Day 10: Lenoir, North Carolina
I continue to be traumatized by the sewage tank. Every time I have to set up the hose, I get urine on me. Every time. This is the worst part of my trip. There has to be a better way.
Chesky and I have an ongoing battle over where he is going to sleep at night. He has a large, comfortable cushion covered in fleece, but has decided that he would rather sleep in the corner, where my body from knees to toes needs to go. Every time I leave him alone in the trailer, he climbs into the corner and then stares at me petulantly when I return. In the middle of the night, he sneaks over. I dream about my legs being crushed, and wake to find a fifty-pound dog on my shins. When I get angry, he becomes very submissive and difficult to move in his limpness. I have to drag him to where I want him to sleep.
My neighbors in the RV park are a couple in their seventies, and came over this morning to say hello and ask if I was scared. I’m still not sure what I am supposed to be afraid of. I know there are dangers out there, so I’m not going to snub my nose at them, but I refuse to live in fear.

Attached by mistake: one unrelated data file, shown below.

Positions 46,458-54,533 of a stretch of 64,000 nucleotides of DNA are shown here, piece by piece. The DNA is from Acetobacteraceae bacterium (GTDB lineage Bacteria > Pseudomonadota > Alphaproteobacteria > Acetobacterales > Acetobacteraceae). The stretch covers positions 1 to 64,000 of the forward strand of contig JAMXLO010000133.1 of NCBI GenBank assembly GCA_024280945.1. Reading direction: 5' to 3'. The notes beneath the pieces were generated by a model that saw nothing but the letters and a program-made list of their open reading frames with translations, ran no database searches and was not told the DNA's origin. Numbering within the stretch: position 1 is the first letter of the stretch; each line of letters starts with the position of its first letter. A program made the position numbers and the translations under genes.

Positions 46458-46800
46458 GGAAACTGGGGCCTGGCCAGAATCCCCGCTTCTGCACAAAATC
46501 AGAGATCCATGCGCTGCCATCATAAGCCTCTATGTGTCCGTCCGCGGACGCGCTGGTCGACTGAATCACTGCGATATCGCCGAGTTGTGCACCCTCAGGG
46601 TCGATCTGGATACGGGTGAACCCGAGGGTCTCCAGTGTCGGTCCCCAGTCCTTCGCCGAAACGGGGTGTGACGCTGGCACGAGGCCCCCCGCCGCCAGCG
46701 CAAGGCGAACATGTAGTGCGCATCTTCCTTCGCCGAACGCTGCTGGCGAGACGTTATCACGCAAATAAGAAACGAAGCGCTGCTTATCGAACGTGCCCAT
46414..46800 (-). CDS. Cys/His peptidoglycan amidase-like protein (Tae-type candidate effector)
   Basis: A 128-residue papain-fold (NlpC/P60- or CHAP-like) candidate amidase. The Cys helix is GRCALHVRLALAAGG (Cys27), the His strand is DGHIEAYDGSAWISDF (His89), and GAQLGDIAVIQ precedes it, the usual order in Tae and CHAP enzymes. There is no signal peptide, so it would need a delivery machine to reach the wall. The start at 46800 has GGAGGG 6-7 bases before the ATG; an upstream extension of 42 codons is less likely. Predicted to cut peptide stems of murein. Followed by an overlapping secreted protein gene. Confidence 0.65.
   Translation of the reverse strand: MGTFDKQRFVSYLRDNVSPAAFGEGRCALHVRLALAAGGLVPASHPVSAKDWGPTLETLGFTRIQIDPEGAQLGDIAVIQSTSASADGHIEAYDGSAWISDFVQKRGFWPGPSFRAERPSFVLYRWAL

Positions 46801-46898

I have to be careful not to write a book about the thoughts of retired people who live in motorhomes, since I interact with so many in these campgrounds.
Day 11: Lenoir, North Carolina to Durham, North Carolina
A young man with a long beard asked me about the trailer at a gas station pump. He had to shout because of a diesel truck at the adjoining pump, so to simplify things I yelled back that it was a ’61. He was nice and I could tell he wanted to talk more but for the noise, and I felt guilty for misleading him on the actual year of the trailer.
Driving into Durham, the cars became nicer, bigger, and shinier. The interstate goes through the center of a large urban area that appears unpopulated. The only way I could tell I was in town was the proximity of exits and the number of cars on the road; otherwise it looked the same as the rest of the state.
North Carolina as a whole is hard to pin down. It seems like a mix of all the other states in the Southeast put together into one. There doesn’t seem to be any one thing tying it together that is emblematic. The only exception is the “first in flight” license plates. All the plates are the same: there don’t seem to be many vanity plates.
I stopped and bought a valve for my sewer tank to try and control the hazmat situation.
Day 12: Durham, NC